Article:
World English Bible translation
1:1Paul, an apostle of Christ Jesus through the will of God, and Timothy our brother,
The letter to the Colossians begins in the fashion of all of the letters of Paul that are collected in the New Testament. The Apostle Paul used the same style of letter-writing that most of his contemporaries followed. The most succinct and amusing way that I have heard Paul's style explained is: "From: To: Grace and Peace to You."
The letter is addressed from, "Paul, an apostle of Christ Jesus through the will of GodÖ" Modern scholarship has tended to find reasons to deny that this epistle was truly written by the original Paul. Such a belief arises primarily from the speculation that the primary purpose of this letter is meant to refute the heresy of Gnosticism that arose in the second century. Gnosticism is a term referring to a wide range of heresies that stressed unique knowledge and revelation for a few elite people. This theory would have that Colossians was written by a follower of Paul to fight the Gnosticism of a later day. There is also the idea, often expressed, that the letter has a more developed understanding of the person of Jesus Christ than is found in the undisputed letters of Paul and, as such, is inconsistent with what we know of Paul's theology.
But both of these theories, though they might be genuinely believed by some, are far from conclusive. The "pre-Gnostic" heresy that some have tried to find in this letter has tended to be an unpopular theory upon examination. If there is heresy that is being refuted in this work, it certainly does not seem to follow in any of the patterns of later Gnostic though along many major lines. Moreover, the early church fathers knew of this work and attributed it to the Apostle Paul very early on. On the evidence of history, there is no evidence that it could have been written by anyone other than from whom it reports to be written by.
As to the idea that the theology is inconsistent with that of the Apostle to the Gentiles, Paul, the same idea is used to deny the authorship of Ephesians and sometimes Philippians. Is there a difference in the theology of the early works of Paul, for instance I Thessalonians, and the later work of Colossians? Undoubtedly. Does that mean that the same man could not have written both works? Certainly not! Would we expect his understanding of God to be the same at the beginning of his ministry as it was over years of strenuous service?
Paul's understanding of God and the development of his theology of the person of Jesus Christ is what makes his writings all the more valuable. That is not meant to demean the earlier works. Each letter, in its own time and place, is equally inspired by God and useful for our instruction. Paul's faith had been radically altered on the road to Damascus, but that does not mean that God did not continue to reveal Himself to the apostle throughout His lifetime. Paul didnít just meet Jesus on the road one day; he lived with Christ on the roads of Asia Minor and Greece many days after that. Paul's love and faith deepened with every experience and with every revelation. We who follow are less likely to improve on the thoughts of those who achieve great breakthroughs in spiritual thought. It is more likely that someone of Paul's nature and character would come up with the profound ideas that are expressed in this work than someone following in his footsteps.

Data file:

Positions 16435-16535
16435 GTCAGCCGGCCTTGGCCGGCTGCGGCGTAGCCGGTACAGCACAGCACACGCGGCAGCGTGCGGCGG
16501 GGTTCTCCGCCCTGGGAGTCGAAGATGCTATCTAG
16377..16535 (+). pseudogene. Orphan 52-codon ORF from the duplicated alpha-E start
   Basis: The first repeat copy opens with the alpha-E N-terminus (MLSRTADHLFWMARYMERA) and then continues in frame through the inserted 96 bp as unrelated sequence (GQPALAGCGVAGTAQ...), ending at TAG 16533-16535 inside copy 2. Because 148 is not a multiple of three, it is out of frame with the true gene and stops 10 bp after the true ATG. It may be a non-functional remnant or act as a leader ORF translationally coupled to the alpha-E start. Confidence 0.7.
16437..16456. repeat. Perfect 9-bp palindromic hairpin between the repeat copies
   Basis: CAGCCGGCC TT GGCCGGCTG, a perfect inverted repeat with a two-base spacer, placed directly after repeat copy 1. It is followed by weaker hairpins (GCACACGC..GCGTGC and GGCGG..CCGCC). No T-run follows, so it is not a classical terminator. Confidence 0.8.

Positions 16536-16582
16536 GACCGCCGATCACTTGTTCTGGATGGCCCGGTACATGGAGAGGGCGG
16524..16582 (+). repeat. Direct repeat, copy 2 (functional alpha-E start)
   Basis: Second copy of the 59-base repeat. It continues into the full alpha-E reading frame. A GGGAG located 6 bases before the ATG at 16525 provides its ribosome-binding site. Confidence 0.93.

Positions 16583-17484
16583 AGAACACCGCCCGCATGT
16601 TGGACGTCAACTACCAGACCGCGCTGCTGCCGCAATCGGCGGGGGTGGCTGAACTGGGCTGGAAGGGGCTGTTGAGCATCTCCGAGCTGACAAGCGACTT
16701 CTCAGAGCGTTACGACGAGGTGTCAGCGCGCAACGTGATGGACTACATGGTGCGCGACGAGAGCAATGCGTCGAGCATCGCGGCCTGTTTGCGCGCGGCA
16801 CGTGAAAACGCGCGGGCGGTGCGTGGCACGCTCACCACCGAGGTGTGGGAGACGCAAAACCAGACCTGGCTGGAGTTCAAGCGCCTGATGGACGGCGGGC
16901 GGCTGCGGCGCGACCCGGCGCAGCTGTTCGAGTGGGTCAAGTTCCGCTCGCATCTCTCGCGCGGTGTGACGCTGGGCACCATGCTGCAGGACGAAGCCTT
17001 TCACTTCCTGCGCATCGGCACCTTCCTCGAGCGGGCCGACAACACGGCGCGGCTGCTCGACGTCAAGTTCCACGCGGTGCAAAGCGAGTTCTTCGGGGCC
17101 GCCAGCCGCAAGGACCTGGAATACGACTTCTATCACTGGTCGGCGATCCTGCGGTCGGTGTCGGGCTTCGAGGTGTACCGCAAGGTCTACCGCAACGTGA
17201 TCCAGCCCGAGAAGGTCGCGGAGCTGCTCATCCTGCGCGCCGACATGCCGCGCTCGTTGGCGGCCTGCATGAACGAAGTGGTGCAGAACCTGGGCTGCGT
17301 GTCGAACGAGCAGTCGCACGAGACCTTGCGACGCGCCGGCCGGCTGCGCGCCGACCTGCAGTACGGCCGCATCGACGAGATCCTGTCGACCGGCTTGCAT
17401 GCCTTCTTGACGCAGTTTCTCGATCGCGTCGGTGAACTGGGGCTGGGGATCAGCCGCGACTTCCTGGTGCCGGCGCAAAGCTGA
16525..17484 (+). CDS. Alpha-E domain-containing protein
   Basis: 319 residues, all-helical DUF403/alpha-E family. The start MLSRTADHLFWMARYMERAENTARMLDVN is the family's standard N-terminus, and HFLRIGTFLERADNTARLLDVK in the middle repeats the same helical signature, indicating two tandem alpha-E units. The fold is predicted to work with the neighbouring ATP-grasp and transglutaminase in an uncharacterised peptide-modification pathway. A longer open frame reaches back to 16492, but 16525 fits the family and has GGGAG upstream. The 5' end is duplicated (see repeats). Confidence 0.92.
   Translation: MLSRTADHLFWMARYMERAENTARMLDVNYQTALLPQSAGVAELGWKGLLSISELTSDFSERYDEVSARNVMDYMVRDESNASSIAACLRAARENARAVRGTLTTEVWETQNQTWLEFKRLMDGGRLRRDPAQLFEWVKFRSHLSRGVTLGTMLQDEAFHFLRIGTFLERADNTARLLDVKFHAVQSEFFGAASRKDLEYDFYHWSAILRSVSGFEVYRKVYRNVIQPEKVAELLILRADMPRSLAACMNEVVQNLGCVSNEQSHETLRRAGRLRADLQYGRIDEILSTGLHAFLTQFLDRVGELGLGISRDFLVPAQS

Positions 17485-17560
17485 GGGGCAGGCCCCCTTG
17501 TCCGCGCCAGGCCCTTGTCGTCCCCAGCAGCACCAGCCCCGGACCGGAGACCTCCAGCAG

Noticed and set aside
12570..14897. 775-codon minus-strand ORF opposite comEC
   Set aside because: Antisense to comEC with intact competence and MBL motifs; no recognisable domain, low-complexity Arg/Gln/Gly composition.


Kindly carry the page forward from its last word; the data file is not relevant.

This letter is also attributed to Timothy, as are several of the other works of Paul. Timothy was one of the most consistent helpers that Paul had and he is spoken of in much of the Pauline corpus. And it is written, "To the saints and faithful brothers in Christ who are at Colossae." For Paul, the "who" they were "in" is more important than the "where" that they were "at." They were "in Christ." This is the one thing that separated them from all other people.
Finally, Paul brings to them both grace and peace from God and Christ. Grace and Peace. The grace that saves us when we are undeserving and the peace that reconciles us to a Holy God. With both grace and peace we are prepared for the life ahead. It is the combination of the Jewish greeting of peace, "shalom", and the Greek expression of grace. With this most Christian of greetings, the Apostle to the Gentiles begins this letter to the Colossians.
As we begin the study of the book of Colossians ask yourself, are you more aware of where you are at or who you are in?
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